|From one of the Peter Jackson films, I guess, in somebody's Tumblr.|
Shorter David Brooks, "Vladimir Putin, the Most Influential Man in the World", New York Times, 3 April 2018:
Vladimir Putin is the most influential human being on the planet today. He has established himself as one pole in the great global debate of the era, the debate between authoritarianism and democracy. And who's the opposite pole, the single leader of the global liberal democratic camp? I can't think of a name.I don't know, maybe if you're lamenting the lack of a single man we can look up to as the commanding embodiment of our aspirations toward "faith in the capacities of individual citizens" and "loyalty to a constitution, a creed, and a set of democratic norms" rather than to "a person.... [t]he man himself", you could be doing it wrong.
It's time for a little Lord of the Rings reference, I think, because the trilogy really does illustrate in a precise way how a war of "liberalism" against authoritarianism is conducted, not by setting up a rival authority figure, but by mobilizing everybody in our amazing diversity, humans and hobbits, Elves and Dwarves, wizards, and ambulatory trees. Heroes are needed, and even a king, but not the king of everybody, just of the Dúnedain or Elf-Friends of Arnor and Gondor (who themselves represent a kind of anciently pluralist tradition, the men who are friends with Elves, which Aragorn doubles down on when he marries Arwen). And intellectuals too, of course, but not like Saruman, succumbing himself to the simplicity of authoritarianism. That's something David Brooks should watch out for. Longing for a Real Leader is going to the other side.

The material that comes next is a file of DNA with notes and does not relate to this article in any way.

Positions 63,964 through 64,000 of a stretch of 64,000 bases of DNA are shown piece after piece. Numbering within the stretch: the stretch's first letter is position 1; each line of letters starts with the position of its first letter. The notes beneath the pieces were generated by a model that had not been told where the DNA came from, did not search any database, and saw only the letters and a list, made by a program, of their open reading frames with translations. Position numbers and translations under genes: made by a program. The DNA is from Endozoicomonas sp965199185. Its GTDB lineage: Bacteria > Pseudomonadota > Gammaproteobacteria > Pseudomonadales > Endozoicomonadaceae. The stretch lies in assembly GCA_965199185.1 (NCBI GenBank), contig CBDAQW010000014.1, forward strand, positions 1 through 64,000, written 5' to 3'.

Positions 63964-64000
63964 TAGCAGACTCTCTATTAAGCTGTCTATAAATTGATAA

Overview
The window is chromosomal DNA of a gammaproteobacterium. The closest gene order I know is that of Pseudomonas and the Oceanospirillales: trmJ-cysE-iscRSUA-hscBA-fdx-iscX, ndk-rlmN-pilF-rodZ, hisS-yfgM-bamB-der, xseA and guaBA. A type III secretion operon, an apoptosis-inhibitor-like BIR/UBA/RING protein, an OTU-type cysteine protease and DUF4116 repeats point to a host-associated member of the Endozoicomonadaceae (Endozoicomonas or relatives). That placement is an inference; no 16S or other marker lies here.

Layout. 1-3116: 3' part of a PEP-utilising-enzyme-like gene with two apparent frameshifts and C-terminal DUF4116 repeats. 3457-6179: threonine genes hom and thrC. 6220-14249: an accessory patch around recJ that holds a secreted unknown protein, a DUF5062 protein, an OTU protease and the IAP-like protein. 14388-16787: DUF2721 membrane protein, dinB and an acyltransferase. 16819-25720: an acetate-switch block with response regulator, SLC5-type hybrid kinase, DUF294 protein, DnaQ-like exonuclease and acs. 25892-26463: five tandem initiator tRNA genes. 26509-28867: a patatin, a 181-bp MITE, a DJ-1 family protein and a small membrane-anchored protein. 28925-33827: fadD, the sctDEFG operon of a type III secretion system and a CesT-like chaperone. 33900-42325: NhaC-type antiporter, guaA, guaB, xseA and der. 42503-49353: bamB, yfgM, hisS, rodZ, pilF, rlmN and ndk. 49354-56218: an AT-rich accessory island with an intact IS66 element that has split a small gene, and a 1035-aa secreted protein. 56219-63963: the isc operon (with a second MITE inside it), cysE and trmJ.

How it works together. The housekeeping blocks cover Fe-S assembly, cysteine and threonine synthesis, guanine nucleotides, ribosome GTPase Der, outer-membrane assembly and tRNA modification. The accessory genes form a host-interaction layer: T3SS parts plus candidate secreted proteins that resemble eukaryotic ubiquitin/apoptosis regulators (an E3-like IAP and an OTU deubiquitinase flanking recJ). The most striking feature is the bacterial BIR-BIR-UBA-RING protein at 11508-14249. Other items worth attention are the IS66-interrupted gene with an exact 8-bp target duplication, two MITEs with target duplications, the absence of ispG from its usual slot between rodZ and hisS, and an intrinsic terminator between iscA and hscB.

One of the great things about Gandalf, incidentally, is his appreciation of the requirements of identity politics: his understanding that groups have interests that can conflict—Elves vs. Dwarves have real issues with an ecological foundation—, and patience in allowing them to talk it out, even though the ancient history can get very annoying and sound pointless. That's another thing David Brooks needs to learn. Nationhood politics, the insistence that we all have the same interest inside our borders and constant demands for internal unity, leads to war, or at the least Putinism. Ethnic-cultural-moral politics, transcending and overlapping borders, leads to negotiation and balance. In information theory, difference is what yields meaning, and in political and religious life the suppression of difference is what leads to the loss of meaning that Brooks is always upset about.